Book club #2: The Road

The guys who made it to the inaugural book discussion said this time that they were kind of bummed out without Cormac McCarthy, but we soldiered on at Christie's pub* nonetheless.

Generally we liked the book, with a couple of exceptions:
  1. The journalist argued that the lack of punctuation felt like gimmickry. This meant that I didn't have to do it, so I enjoyed defending his position while poking fun at him just like everyone else did.
  2. The marine engineer said he got so depressed reading it that he and his wife finally finished their last wills and testaments.
  3. The teacher was able to read it so quickly he didn't bother stopping to go to the bathroom, which (a) is just flat-out impressive on his part and earned a toast, but (b) was exactly what I was complaining about in saying it's too easy to read.
Some interesting conversations, though. In particular, we spent some time talking about allegory. In this novel, ten years after some sort of apocalypse, nothing lives except stray humans who exist in an almost purely predator-prey relationship with each other. (You hide, or you're eaten. Other humans are the only protein source left on the planet, except for the declining supply of canned food in pillaged supermarkets and secret caches.) No birds, no animals, no plants, no insects, nothing in the oceans or rivers or burned-over forests. Realism dominated our readings, and most of the reviews I've seen, but a couple of guys wanted to talk about allegory instead.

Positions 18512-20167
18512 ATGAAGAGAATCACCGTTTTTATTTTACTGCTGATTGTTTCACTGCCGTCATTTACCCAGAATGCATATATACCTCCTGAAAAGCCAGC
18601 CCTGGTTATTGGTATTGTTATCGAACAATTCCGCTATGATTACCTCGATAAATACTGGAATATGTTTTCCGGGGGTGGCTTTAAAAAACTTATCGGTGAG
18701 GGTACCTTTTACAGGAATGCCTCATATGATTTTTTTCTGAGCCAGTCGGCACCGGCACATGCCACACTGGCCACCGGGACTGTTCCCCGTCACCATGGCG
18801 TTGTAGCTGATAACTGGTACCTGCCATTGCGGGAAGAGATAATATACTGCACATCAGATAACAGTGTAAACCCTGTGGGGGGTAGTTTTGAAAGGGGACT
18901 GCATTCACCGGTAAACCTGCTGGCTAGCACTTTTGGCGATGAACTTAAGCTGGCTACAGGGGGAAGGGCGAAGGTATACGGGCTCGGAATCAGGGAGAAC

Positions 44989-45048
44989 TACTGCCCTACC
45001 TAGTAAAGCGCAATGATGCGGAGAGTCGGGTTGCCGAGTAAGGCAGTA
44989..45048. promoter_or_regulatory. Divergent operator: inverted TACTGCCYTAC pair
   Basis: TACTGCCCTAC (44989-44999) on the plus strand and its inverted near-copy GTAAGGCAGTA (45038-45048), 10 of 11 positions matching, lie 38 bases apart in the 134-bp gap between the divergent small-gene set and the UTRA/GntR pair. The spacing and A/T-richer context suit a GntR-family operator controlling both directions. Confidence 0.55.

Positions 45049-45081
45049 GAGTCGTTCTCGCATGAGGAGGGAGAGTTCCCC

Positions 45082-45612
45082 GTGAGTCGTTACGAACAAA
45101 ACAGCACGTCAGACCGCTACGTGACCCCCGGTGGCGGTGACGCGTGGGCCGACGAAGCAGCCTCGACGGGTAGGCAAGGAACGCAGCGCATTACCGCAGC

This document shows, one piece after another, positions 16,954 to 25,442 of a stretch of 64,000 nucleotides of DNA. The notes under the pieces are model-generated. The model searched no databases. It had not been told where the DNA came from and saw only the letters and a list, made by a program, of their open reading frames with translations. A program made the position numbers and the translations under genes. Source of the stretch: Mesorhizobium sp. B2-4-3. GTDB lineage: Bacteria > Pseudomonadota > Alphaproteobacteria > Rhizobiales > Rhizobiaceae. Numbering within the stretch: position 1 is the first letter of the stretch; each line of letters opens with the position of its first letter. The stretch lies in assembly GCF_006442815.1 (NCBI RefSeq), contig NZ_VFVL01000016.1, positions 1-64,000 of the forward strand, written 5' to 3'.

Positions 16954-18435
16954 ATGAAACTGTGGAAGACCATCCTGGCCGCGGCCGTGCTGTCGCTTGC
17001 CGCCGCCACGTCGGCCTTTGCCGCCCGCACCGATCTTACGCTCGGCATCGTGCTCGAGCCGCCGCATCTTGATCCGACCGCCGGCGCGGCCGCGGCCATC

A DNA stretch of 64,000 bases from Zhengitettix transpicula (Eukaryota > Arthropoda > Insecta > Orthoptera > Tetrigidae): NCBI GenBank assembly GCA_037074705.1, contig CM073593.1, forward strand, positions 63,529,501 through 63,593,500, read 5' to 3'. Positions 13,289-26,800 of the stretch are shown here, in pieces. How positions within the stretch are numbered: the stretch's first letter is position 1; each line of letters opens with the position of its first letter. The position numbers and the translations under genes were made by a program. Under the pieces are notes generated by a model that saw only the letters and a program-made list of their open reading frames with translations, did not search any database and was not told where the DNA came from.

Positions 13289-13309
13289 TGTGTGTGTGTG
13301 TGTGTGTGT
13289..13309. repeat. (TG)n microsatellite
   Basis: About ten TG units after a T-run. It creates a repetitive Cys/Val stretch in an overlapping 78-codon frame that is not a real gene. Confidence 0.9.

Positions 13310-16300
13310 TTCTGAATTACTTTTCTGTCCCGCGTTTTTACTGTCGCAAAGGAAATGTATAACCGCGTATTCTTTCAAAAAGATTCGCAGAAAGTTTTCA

Maybe this is just how separate from nature we've become, how distant from each other's emotions and lives. This may be the logical extension of current civilization, in a realist sense, but it's also a symbolic portrait of isolation: paranoia against other humans, ignorance of the nonhuman world. Ash everywhere, including clogging the man's lungs and killing him: realistically from the apocalypse, allegorically a sign of our consumption of everything around us.

But the counter-argument was that this is just a way of avoiding the bleakness of McCarthy's novel. The Road presents the end of the line for this planet. As best the characters can see, nothing lives but humans, and precious few of them. In the end, some years after the book's last page, the last human may die a couple of days after gnawing the cartilage from the second-last human's bones. If we are able to read this vision realistically, rather than like something from speculative or science fiction, then it's no wonder we cast about for allegory as an escape.

On the positive side, I finally drank something by Crannog Breweries, "Canada's only certified organic farmhouse microbrewery." It's based in Sorrento, BC, not far from the ol' hometown ("old," you pretentious twit-ed.). I had no idea that Christie's is the only place in Victoria you can get it, but I've now finally experienced the Back Hand of God (a stout, naturally). Crannog Breweries is fully integrated into the farm, with water coming from an on-site well, many ingredients being produced on the farm, and all by-products going to feed the pigs and chickens. It's an amazing place that I've been hearing about for a few years, and I'm hoping to visit next month.

Next time we do nonfiction: Malcolm Gladwell, Blink: The Power of Thinking Without Thinking.

*If you followed that link, do tell whether you were as puzzled as I was by the abundance of photos and the lack of useful information.


fiona-h said…
I'll be interested to hear what you think of "Blink"

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